Once the MUD 16 has decoded the received data, the data is forwarded to the TFCI decoder 17 and the data demultiplexing and decoding device 4. As those skilled in the art know, the TFCI decoder 17 outputs the maximum-likelihood set of TFCI information bits given the received information. When the value of the TFCI decoder 17 is equal to zero (0), a special burst has been detected, indicating the CCTrCh is beginning DTX or remains in the DTX state.
As stated above, the data estimation device 2 forwards the estimated data to the data demultiplexing and decoding device 4. The demultiplexing and decoding device 4, coupled to the data estimation device 2, detects the received signal to interference ratio (SIR) of the particular CCTrCh or the code carrying the TFCI in the CCTrCh. If the value of the SIR is greater than a predetermined threshold, the end of DTX detected by the burst detector 10 is validated. If the SIR is below the threshold, then a false detection has occurred, indicating that the particular CCTrCh is still in the DTX state. The data demultiplexing and decoding may include error detection on the data which acts as a sanity check for the burst detector 10, reducing the effect of false detections by the UE receiver 19.
The flow diagram of the operation of the receiver in accordance with the preferred embodiment of the present invention are illustrated in
If the burst detector 10 indicates to the CDD 15 that the CCTrCh is in the DTX state, the burst detector 10 continues to monitor the CCTrCh (Step 409). Otherwise, the burst detector indicates to the CDD 15 that the CCTrCh is not in the DTX state (Step 404). The CDD 15 then provides the MUD 16 with the code information for the particular CCTrChs associated with the UE (Step 405). The MUD 16 processes the received CCTrCh and forwards the data symbols to the TFCI decoder 17 and the data demultiplexing and decoding device 4 (Step 406). The TFCI decoder 17 processes the received data symbols to determine the TFCI value (Step 407). If the TFCI value is zero (0), the special burst has been detected and a signal is then sent to the burst detector 10 to continue to monitor the CCTrCh (Step 409), indicating that the CCTrCh is in, or still in, the full DTX state.
If the TFCI value is greater than zero (0), and a CCTrCh is currently in the full DTX state, then the UE performs a sanity check on the received data using information provided by the data demultiplexing and decoding device 4 (Step 408). Referring to
If the sanity check determines that a CCTrCh is in the full DTX state, then an output signal is sent to the burst detector 10 indicating that the burst detector 10 should continue to monitor the CCTrCh to determine when full DTX ends and supply an output to the code detection device 15. If the DTX control logic determines that a CCTrCh is not in the full DTX state then it outputs a signal to the burst detector 10 indicating that it should not monitor the CCTrCh and the decoded data is utilized by the UEs (Step 410).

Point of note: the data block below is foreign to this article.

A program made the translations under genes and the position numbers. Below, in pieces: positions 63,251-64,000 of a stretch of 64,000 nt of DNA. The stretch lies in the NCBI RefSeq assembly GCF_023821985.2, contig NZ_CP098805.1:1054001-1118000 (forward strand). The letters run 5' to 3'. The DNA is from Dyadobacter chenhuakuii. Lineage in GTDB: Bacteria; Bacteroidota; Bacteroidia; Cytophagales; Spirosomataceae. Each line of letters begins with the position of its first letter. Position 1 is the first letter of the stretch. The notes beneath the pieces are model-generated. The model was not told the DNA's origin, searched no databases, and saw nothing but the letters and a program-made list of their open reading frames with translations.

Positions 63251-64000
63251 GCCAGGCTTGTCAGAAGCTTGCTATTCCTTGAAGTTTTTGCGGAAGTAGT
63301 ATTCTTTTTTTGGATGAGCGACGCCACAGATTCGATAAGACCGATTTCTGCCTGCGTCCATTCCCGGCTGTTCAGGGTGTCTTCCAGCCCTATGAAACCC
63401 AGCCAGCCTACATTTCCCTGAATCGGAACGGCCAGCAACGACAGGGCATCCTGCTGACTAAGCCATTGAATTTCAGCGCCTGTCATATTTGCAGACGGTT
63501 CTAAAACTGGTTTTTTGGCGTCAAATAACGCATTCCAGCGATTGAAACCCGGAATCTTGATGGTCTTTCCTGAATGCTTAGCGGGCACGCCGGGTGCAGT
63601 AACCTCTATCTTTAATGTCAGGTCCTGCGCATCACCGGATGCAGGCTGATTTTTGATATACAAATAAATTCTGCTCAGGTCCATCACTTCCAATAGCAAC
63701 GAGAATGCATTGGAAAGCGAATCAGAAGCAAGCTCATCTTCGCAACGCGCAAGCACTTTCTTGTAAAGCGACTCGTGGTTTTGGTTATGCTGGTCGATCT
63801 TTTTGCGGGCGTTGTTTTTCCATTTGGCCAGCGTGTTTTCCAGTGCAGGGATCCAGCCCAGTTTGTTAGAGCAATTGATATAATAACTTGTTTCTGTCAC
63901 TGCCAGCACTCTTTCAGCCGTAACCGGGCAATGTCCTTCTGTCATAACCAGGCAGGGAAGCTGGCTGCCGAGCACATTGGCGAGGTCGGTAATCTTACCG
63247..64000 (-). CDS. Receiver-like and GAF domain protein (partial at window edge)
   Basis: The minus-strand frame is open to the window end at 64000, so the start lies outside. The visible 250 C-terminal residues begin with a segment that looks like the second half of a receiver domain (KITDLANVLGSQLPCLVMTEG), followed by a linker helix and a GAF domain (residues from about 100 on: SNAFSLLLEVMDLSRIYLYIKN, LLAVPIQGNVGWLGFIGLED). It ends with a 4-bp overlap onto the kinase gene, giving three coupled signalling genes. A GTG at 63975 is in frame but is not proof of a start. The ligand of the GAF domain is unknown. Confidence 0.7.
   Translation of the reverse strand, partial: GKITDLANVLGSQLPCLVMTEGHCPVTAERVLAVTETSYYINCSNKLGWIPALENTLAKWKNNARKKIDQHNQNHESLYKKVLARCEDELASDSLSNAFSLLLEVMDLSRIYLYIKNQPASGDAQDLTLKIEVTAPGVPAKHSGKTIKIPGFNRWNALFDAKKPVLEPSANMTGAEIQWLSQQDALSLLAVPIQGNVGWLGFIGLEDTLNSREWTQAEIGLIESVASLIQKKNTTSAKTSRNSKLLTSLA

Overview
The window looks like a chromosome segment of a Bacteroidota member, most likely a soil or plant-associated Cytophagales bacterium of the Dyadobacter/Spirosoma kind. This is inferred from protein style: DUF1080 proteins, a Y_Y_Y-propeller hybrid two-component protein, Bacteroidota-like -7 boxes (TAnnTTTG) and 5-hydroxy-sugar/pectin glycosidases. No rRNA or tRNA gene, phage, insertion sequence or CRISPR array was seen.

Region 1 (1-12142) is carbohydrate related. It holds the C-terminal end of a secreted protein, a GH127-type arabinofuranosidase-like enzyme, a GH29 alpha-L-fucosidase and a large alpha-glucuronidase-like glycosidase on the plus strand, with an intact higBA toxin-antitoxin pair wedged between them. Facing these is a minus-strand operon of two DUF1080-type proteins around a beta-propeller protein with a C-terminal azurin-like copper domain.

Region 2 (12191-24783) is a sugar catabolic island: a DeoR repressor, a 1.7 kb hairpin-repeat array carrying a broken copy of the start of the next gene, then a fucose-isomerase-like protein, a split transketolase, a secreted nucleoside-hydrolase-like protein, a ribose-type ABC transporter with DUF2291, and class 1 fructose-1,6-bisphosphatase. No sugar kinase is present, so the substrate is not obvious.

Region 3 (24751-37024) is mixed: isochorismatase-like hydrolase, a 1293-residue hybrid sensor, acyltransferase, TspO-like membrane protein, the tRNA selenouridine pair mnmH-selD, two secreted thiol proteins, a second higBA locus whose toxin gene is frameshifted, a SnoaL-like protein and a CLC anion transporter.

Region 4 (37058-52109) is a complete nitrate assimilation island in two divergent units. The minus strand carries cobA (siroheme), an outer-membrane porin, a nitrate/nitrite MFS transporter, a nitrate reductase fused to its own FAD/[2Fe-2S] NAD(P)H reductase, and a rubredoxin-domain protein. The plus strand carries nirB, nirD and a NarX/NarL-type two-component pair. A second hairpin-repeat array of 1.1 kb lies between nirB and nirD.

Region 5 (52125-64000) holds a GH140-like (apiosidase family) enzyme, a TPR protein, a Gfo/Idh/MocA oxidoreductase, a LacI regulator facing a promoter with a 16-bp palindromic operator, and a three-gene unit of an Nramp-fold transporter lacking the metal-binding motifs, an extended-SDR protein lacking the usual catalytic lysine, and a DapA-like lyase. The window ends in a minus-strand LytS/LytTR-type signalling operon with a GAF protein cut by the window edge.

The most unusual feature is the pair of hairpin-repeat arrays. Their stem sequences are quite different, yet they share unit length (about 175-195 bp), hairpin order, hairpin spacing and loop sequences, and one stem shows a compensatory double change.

An alternative embodiment of the burst detector 50 of the present invention is illustrated in
The noise estimator 53, coupled to the TFCI decoder 52, and the comparator 54, receives the decoded TFCI power and the largest TFCI power and calculates a predetermined statistic, such as the root-mean-square of all inputs. The statistic provides an estimate of the noise that the TFCI decoder 52 is subject to. The noise estimate is scaled and forwarded to the comparator 54 for comparison to the largest TFCI power from the TFCI decoder 52.
The comparator 54, coupled to the TFCI decoder 52 and the noise estimator 53, receives the largest TFCI power and the scaled noise estimate and determines the greater of the two values. Similar to the preferred embodiment, if the estimated TFCI power is greater than the scaled noise estimate, the burst detector 50 signals to the data estimation device 2, which activates the CCTrCh demodulation of the particular CCTrCh associated with the UE. Otherwise, the burst detector 50 signals to the data estimation device 2 that the CCTrCh remains in the DTX state.
A second alternative embodiment of the burst detector is illustrated in
The operation of this second alternative is the same as the previous alternative. The matched filter 61 receives the demodulated received signal, determines the soft symbols of the CCTrCh using the first code for the particular CCTrCh and forwards the soft symbols to the TFCI decoder 63. The TFCI decoder 63 decodes the received soft symbols to produce a decoded TFCI word. An estimate of the power of the decoded TFCI word is then generated by the decoder and forwarded to the comparator 64. The comparator 64 receives the power estimate for the decoded TFCI word and a scaled noise estimate from the noise estimator 62 and determines which of the two values is greater. Again, if the estimated power of the TFCI word is greater than the scaled noise estimate, the burst detector 60 signals to the data estimation device 2 that data has been transmitted in the particular CCTrCh associated with the receiver 19, indicative of the end of DTX state or the transmission of the special burst.